Andronicus & Junius are Apostles according to the Apostle Paul – and possibly were Apostles before him. That makes 16 men named Apostle in Scripture. Other candidates include Apollos, Epaphroditus, Timothy and Titus.

2 Timothy 2:1-2
You then, my son, be strong in the grace that is in Christ Jesus. And the things you have heard me say in the presence of many witnesses entrust to reliable men who will also be qualified to teach others.

There are four generations of believers contained in this one passage: 1. Paul himself, 2. Timothy, who was Paul’s disciple, 3. those whom Timothy would disciple, and 4. those to whom Timothy’s disciples would preach.

Titus 1:5
The reason I left you in Crete was that you might straighten out what was left unfinished and appoint elders in every town, as I directed you.

Apostolic Succession is illustrated here as Paul had appointed Titus and left him in charge of appointing elders in the Cretan church.

2 Peter 1:12-15
So I will always remind you of these things, even though you know them and are firmly established in the truth you now have. I think it is right to refresh your memory as long as I live in the tent of this body, because I know that I will soon put it aside, as our Lord Jesus Christ has made clear to me. And I will make every effort to see that after my departure you will always be able to remember these things.

What effort could Peter make to ensure his message would be remembered after his departure? With the knowledge that he would follow Christ in martyrdom (cf. John 21:18-19), Peter alludes to his plans for naming a successor.

HISTORICAL BASIS FOR APOSTOLIC SUCCESSION

One document for the Early Church Fathers is so exceedingly clear on the subject of Apostolic Succession that appealing to any other historical source is unnecessary. Writing in around the end of the first century (and probably before the death of the Apostle John), Clement of Rome, the third successor of Peter as Bishop of Rome expanded upon Peter’s veiled thought contained in 2 Peter 1:12-15 in his “Letter to the Corinthians”:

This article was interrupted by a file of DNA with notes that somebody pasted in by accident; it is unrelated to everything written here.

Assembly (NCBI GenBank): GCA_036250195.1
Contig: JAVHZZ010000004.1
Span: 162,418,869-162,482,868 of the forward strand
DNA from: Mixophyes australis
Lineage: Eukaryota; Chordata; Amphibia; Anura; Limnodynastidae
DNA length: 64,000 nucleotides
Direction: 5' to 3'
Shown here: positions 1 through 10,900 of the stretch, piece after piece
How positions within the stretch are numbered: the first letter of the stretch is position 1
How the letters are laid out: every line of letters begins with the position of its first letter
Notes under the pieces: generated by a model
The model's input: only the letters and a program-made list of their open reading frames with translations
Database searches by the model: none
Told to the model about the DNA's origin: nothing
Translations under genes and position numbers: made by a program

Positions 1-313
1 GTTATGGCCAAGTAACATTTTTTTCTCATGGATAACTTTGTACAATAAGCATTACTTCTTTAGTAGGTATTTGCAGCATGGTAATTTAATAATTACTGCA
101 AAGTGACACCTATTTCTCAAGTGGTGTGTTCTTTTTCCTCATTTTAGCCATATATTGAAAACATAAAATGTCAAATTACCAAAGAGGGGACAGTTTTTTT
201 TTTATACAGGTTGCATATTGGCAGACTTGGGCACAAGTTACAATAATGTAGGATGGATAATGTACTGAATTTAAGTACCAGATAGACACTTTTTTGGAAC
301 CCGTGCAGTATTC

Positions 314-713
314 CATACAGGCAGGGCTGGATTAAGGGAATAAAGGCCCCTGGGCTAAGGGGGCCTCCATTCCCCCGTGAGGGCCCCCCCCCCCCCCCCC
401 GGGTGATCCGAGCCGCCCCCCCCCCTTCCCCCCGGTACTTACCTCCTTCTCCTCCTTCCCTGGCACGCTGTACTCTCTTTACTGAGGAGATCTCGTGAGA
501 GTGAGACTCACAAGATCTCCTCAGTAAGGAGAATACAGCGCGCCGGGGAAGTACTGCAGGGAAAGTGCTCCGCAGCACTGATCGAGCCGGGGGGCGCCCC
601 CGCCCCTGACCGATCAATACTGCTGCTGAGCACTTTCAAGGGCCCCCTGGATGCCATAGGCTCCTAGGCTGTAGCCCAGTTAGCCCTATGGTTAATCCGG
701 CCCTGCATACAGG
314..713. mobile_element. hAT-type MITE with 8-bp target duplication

CHAPTER 42
The apostles have preached the Gospel to us from the Lord Jesus Christ; Jesus Christ has done so from God. Christ therefore was sent forth by God, and the apostles by Christ. Both these appointments, then, were made in an orderly way, according to the will of God. Having therefore received their orders, and being fully assured by the resurrection of our Lord Jesus Christ, and established in the word of God, with full assurance of the Holy Ghost, they went forth proclaiming that the kingdom of God was at hand. And thus preaching through countries and cities, they appointed the first-fruits [of their labors, having first proved them by the Spirit, to be bishops and deacons of those who should afterwards believe. Nor was this any new thing, since indeed many ages before it was written concerning bishops and deacons. For thus says the Scripture a certain place, “I will appoint their bishops in righteousness, and their deacons in faith.”

CHAPTER 44
Our apostles also knew, through our Lord Jesus Christ, and there would be strife on account of the office of the episcopate. For this reason, therefore, inasmuch as they had obtained a perfect foreknowledge of this, they appointed those [ministers] already mentioned, and afterwards gave instructions, that when these should fall asleep, other approved men should succeed them in their ministry. We are of opinion, therefore, that those appointed by them, or afterwards by other eminent men, with the consent of the whole Church, and who have blamelessly served the flock of Christ in a humble, peaceable, and disinterested spirit, and have for a long time possessed the good opinion of all, cannot be justly dismissed from the ministry. For our sin will not be small, if we eject from the episcopate those who have blamelessly and holily fulfilled its duties. Blessed are those presbyters who, having finished their course before now, have obtained a fruitful and perfect departure [from this world]; for they have no fear lest any one deprive them of the place now appointed them. But we see that you have removed some men of excellent behavior from the ministry, which they fulfilled blamelessly and with honor.

From these two chapters we see that the Apostles tested and approved their earliest converts to be Bishops and Deacons. Additionally, the Apostles gave instructions that when these Bishops and Deacons should “fall asleep’ either due to natural causes or martyrdom that they should be succeeded by other men in the ministry. Note that Clement also exercises his primacy as Bishop of Rome by correcting the Corinthian church for improperly removing some of the “presbyters” from office. The acceptance of Clement’s intervention by the Corinthians is evidence of the authority of the Bishop of Rome, or Pope, even at this early date.

LOGICAL BASIS FOR APOSTOLIC SUCCESSION

Matthew 28:18-19